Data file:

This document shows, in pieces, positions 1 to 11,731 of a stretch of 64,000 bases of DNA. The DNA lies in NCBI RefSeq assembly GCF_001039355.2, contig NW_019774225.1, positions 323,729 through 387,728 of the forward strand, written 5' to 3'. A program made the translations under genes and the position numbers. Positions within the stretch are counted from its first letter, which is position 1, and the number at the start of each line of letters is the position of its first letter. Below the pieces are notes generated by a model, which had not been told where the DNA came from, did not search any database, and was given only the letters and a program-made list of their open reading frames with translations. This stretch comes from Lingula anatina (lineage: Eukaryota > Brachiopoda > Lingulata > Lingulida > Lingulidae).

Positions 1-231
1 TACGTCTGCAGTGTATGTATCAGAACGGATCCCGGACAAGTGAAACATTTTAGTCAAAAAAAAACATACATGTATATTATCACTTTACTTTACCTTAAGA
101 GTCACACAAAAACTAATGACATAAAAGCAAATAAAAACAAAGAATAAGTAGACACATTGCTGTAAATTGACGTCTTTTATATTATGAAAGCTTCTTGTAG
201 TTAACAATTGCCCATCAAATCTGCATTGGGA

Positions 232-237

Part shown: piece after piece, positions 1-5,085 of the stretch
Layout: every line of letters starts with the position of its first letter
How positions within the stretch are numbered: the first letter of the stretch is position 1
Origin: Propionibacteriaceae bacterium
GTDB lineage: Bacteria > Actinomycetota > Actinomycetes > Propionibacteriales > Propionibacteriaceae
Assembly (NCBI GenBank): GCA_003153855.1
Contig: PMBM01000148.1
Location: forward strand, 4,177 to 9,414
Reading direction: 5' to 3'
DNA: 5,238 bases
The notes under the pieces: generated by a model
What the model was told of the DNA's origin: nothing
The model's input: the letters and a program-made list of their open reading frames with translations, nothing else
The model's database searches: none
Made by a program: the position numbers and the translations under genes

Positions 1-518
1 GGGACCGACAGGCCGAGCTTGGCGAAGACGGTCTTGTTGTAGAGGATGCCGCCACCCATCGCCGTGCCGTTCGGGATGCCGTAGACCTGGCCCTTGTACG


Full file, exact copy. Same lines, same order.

This document shows, in pieces, positions 1 to 11,731 of a stretch of 64,000 bases of DNA. The DNA lies in NCBI RefSeq assembly GCF_001039355.2, contig NW_019774225.1, positions 323,729 through 387,728 of the forward strand, written 5' to 3'. A program made the translations under genes and the position numbers. Positions within the stretch are counted from its first letter, which is position 1, and the number at the start of each line of letters is the position of its first letter. Below the pieces are notes generated by a model, which had not been told where the DNA came from, did not search any database, and was given only the letters and a program-made list of their open reading frames with translations. This stretch comes from Lingula anatina (lineage: Eukaryota > Brachiopoda > Lingulata > Lingulida > Lingulidae).

Positions 1-231
1 TACGTCTGCAGTGTATGTATCAGAACGGATCCCGGACAAGTGAAACATTTTAGTCAAAAAAAAACATACATGTATATTATCACTTTACTTTACCTTAAGA
101 GTCACACAAAAACTAATGACATAAAAGCAAATAAAAACAAAGAATAAGTAGACACATTGCTGTAAATTGACGTCTTTTATATTATGAAAGCTTCTTGTAG
201 TTAACAATTGCCCATCAAATCTGCATTGGGA

Positions 232-237

Part shown: piece after piece, positions 1-5,085 of the stretch
Layout: every line of letters starts with the position of its first letter
How positions within the stretch are numbered: the first letter of the stretch is position 1
Origin: Propionibacteriaceae bacterium
GTDB lineage: Bacteria > Actinomycetota > Actinomycetes > Propionibacteriales > Propionibacteriaceae
Assembly (NCBI GenBank): GCA_003153855.1
Contig: PMBM01000148.1
Location: forward strand, 4,177 to 9,414
Reading direction: 5' to 3'
DNA: 5,238 bases
The notes under the pieces: generated by a model
What the model was told of the DNA's origin: nothing
The model's input: the letters and a program-made list of their open reading frames with translations, nothing else
The model's database searches: none
Made by a program: the position numbers and the translations under genes

Positions 1-518
1 GGGACCGACAGGCCGAGCTTGGCGAAGACGGTCTTGTTGTAGAGGATGCCGCCACCCATCGCCGTGCCGTTCGGGATGCCGTAGACCTGGCCCTTGTACG